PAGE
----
Finding Minnesota: Still Floating After All These Years
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MINNEAPOLIS (WCCO) – Sometimes people think they’re witnessing disaster at a Minnesota lake when they see a classic car plunge into the water.
But then, the car doesn’t sink; it floats.
Minnesota has several collectors of Amphicars, quirky vehicles that are part car, part boat.
They haven’t been made since the 1960s and there are just a few hundred still in use. But Minnesota’s lakes still attract dozens of them.
Rich Rosenberg of Minneapolis received one as a gift from his wife 27 years ago.
“This is the best place to have a car that drives in the water,” he said. “The Amphicar changed our lives.”
In the southwest metro, there are six families that own Amphicars and they’ve become closer friends because of it.
Robbie Soskin also received an Amphicar as a birthday present from his wife.
Dave Wright said he “married into it,” because his wife owned one.
“Just that moment of going in the water. When you’re driving from land into water, it’s just, it’s always magical,” Wright said.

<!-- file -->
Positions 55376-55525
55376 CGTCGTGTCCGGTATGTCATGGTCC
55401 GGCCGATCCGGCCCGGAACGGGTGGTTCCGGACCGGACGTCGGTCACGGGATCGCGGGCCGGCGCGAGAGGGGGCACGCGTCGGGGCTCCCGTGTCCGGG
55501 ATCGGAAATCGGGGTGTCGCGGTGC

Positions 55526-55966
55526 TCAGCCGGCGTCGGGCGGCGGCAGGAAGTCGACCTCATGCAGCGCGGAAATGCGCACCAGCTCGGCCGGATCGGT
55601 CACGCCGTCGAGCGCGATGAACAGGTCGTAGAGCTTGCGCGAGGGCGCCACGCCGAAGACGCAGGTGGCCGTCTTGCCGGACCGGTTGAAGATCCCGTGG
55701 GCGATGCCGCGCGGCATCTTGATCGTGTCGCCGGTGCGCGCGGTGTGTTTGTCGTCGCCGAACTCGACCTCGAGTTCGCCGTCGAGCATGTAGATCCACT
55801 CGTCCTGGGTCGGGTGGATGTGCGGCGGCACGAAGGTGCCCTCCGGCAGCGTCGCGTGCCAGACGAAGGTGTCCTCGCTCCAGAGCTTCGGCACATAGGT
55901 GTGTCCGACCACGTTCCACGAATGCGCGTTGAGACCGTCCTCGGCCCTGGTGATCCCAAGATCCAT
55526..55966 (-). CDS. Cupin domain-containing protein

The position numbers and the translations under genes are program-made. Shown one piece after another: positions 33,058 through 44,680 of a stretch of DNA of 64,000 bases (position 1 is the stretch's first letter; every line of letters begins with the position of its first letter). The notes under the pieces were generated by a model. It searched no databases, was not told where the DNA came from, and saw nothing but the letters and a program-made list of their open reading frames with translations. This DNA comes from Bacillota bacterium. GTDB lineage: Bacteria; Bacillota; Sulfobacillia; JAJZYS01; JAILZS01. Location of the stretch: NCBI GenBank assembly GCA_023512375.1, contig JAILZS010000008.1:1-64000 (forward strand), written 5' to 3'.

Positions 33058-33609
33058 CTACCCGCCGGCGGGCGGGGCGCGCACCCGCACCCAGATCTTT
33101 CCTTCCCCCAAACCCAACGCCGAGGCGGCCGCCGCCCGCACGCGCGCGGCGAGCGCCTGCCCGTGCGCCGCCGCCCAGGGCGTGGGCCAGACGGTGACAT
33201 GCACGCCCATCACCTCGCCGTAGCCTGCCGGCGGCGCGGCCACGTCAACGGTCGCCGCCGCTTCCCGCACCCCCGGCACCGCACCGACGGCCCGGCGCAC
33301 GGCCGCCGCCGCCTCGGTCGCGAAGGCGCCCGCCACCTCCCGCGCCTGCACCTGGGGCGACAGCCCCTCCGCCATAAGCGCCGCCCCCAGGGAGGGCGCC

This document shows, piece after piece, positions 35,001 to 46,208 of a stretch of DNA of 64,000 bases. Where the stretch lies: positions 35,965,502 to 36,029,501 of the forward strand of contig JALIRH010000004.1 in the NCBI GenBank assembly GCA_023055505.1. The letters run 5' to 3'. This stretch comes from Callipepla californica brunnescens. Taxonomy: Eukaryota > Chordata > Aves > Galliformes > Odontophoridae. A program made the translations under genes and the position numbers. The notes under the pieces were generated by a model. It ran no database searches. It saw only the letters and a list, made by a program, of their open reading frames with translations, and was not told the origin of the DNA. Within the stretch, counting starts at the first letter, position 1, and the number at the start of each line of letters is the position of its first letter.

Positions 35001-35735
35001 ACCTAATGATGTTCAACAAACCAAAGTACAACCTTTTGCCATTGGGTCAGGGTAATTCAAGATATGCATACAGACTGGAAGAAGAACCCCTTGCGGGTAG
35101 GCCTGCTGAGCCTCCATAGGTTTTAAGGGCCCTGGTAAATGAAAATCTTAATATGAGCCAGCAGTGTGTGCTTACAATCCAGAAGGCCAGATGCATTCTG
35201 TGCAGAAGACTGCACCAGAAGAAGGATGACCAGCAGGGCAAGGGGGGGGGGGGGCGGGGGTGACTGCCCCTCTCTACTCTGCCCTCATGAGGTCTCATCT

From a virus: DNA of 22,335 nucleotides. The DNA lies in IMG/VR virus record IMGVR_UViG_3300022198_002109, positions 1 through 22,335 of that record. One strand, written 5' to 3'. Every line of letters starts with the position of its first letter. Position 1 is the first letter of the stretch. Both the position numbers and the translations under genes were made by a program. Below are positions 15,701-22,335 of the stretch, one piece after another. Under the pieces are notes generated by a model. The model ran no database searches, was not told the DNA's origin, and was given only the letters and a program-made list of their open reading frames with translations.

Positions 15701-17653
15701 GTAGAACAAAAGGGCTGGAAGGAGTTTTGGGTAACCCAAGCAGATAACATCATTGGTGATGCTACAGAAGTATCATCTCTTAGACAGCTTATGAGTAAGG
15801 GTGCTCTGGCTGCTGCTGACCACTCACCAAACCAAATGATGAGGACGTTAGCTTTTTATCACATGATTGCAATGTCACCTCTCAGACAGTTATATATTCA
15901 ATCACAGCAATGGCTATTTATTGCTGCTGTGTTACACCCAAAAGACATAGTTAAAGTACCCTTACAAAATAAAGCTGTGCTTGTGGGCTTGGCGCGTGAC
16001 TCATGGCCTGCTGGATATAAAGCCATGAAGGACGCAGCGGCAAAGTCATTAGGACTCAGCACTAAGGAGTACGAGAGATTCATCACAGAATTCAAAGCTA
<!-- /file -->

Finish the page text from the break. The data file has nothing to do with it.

“It just makes you smile,” Soskin said. “You’re smiling to be in it. People are looking at you, they’re smiling.”
Members of the group enjoy the reactions they get from people on shore and in the water. Rosenberg pulled up to a group of canoeists in Eden Prairie’s Bryant lake, saying “Excuse me, sorry. Am I in your parking place?”
“You get it all,” Mark Lellman, another Amphicar owner, said. “It’s like you’re in a parade wherever you go.”
The German company that made the vehicles in the 1960s failed after just a few years, and for good reason.
“Because it’s actually a pretty bad car and a pretty bad boat,” said Soskin.
That’s why members of this group rarely go out alone.
“I mean these cars are 50 years old,” Wright said. “And most of them have original parts.”
“You’re not really sure each time you go in, is it really going to float,” Soskin said. “When there are four, five, six of them, chances are something will go wrong with at least one, so you just pretty much count on that.”
They put up with the mechanical issues because they have so much fun the rest of the time.
“On the way here, a police officer came up behind me and I thought, ‘Oh no, what’s going on?’ Wright said. “And of course, he just wants to talk about the car.”
It’s been decades since anyone made parts for the vehicles, and only a few mechanics can figure them out. But these loyal owners find a way.
“You do what it takes to keep them floating,” Soskin said.
The Amphicars can ride in any freshwater lake that allows motorized vehicles. Each one is registered in Minnesota, both as a car and a watercraft.
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